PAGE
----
Avoid Relapse This Summer: 10 Ways to Tune up Your Recovery
Looking for ways to help yourself avoid relapse this summer? Here are 10 ways to tune up your recovery and stay on track:
- Double-check your treatment schedule. No matter what the weather, your need for a continued and regular engagement in treatment sessions and support group meetings will not fade. Unfortunately, summer is the time when many professionals head out of town, as do others who take part in your group sessions. This can leave you feeling as if your progress in therapy is stalling. Missed sessions or anemic sessions can end up contributing to a general sense of malaise and boredom in recovery, which in turn can trigger relapse. Combat this by touching base with your providers and asking about the schedule for the summer. They should know in advance if they will be out of town, and you can make arrangements to meet with someone else or bulk up on other areas of your recovery to fill the gap.
- Connect with a new therapy or group. The summer is a great time to change things up yourself, adding a new group meeting to your weekly schedule or taking the opportunity to explore a new kind of therapy. Join a sports therapy program that offers some outdoor time or begin yoga practice in the park. Take advantage of the weather, or hide out from it inside with an art therapy class or acupuncture sessions. Choose a therapy that will speak to a need that you feel in your recovery, and use the summer months to make some real progress.
- Plan sober events. In areas where there is a thriving sober community, there will likely be a number of sober events planned during the summer with the goal of building community and providing people with a safe place to relax and unwind. If this is not the case, you can plan one yourself. Work with your alumni group at your rehab program to come up with something local, have a sober picnic at a park, or throw a party of your choosing with the goal of bringing people who are working to stay sober together.
- Gather a sober group. If you would like to attend a festival, concert, or other event that will likely include people who are under the influence, gather together a band of sober people who want to attend. It is easier to stay sober in these environments when you have people with you who are also enjoying the event but avoiding drugs and alcohol.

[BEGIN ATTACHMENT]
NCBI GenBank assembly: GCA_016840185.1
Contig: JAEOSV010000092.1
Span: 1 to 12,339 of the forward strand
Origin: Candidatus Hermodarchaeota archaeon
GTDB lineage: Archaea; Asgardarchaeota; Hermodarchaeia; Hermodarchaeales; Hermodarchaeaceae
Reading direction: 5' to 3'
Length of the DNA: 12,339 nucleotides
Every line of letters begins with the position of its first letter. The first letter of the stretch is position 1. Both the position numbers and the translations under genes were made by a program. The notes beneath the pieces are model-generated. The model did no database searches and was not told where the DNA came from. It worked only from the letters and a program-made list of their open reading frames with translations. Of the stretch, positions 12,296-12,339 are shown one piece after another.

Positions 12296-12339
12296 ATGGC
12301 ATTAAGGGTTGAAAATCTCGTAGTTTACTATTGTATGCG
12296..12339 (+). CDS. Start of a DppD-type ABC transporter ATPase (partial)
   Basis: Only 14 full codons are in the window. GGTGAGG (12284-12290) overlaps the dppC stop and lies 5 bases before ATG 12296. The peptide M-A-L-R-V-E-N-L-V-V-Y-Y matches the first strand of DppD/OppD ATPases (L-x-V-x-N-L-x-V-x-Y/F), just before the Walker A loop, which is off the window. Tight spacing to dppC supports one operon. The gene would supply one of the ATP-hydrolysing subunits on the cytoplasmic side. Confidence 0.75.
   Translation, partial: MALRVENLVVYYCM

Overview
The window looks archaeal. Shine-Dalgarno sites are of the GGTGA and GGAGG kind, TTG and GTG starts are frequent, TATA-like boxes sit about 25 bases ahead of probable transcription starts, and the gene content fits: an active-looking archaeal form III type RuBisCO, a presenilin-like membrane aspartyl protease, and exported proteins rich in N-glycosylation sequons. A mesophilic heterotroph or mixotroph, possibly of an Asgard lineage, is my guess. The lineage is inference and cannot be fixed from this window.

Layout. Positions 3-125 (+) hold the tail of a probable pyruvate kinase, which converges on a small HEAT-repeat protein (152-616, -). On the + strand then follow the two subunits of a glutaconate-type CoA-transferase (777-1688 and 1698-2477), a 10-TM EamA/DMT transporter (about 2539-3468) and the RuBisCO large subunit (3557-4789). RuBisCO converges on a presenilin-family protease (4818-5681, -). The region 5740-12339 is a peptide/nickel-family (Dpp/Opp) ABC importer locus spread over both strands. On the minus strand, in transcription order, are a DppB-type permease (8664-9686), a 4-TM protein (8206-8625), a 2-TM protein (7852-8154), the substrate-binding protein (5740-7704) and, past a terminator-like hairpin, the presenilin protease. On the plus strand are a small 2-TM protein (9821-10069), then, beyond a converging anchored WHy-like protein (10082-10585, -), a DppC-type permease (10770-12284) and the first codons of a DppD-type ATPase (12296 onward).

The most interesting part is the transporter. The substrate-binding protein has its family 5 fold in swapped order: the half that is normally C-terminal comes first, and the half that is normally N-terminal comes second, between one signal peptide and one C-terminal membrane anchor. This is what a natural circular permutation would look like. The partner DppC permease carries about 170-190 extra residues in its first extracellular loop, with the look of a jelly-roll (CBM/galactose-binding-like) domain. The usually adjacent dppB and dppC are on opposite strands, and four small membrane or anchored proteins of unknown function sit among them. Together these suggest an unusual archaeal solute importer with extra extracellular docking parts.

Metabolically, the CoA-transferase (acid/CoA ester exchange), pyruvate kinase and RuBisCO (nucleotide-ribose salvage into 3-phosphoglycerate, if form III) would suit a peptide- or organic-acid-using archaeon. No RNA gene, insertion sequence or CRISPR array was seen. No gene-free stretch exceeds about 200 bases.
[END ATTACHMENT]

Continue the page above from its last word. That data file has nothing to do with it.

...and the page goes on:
- Go on vacation. There is no rule that you have to stay in town to stay sober. If you have the resources and can take the time off work, head out to the nearest national park for some camping, spend some time hitting up museums that interest you, or plan a trip to spend time with family.
- Get a second job. If you find that things are slowing down and you are bored during the summer, take the opportunity to earn a little extra money and pick up a second job. Stadiums and concert halls often hire extra help to manage the set up and breakdown of concerts. Local amusement parks and tourist attractions hire extra help during the summer as well, as do nearby hotels and restaurants. Pools and kids’ camps need help too. Additionally, because many people move during the summer, you might find work at a local moving company, house painting business, or other home repair/construction businesses.
- Take a class. Community centers and local universities offer summer courses that last 4-12 weeks, depending upon the class. Pick a course that will help you to get into a degree or certificate program that you are interested in, or take a course in welding, art, cooking, or history to learn new things and enjoy yourself.
- Choose a project. Do you often feel that you have so many things that you would love to do but no time to do them? The summer offers a finite window in which you can pick one or two tasks – or more, depending on the scope of your goals – and give yourself the gift of accomplishment. Whether you want to reorganize your closet and install an organizational system, start a blog, build a table, paint your dresser, or clean out your basement, the summer is a great time to dig in and get it done.
- Have a plan. No matter how well you plan out your summer months, there is always a chance that you will come upon something unexpected when your therapist is unreachable or otherwise find yourself in a situation where you are tempted to drink or get high. Just in case, it’s good to have a plan in place that you can implement to ensure you avoid relapse. Have multiple people you can call rather than just one, for example, and build a list of coping mechanisms that you can employ in the moment to help you refocus energy on your recovery.
- Check in with yourself regularly. It can also help you to make sure that you are not inadvertently getting off track in your sobriety by checking in with yourself on a regular basis. Making sure that you are eating healthfully, working out regularly, spending time with positive people, and otherwise seeking balance in your life can help you to manage whatever issues may arise this summer.